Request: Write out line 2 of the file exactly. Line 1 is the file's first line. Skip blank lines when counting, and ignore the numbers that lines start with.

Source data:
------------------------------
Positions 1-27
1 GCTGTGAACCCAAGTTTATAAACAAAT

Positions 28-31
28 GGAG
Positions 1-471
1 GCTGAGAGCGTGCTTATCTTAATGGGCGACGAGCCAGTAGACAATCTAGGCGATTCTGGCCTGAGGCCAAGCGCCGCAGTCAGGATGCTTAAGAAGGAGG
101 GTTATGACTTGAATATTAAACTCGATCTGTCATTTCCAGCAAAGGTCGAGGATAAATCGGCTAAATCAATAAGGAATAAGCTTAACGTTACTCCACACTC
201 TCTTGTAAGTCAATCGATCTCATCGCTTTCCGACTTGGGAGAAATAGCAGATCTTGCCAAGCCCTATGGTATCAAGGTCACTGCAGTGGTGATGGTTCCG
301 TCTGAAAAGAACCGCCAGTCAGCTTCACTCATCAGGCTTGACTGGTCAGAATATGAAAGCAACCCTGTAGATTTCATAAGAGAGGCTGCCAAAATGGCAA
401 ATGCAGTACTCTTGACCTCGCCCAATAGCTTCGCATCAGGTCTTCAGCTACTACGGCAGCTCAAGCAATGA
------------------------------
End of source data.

1 GCTGTGAACCCAAGTTTATAAACAAAT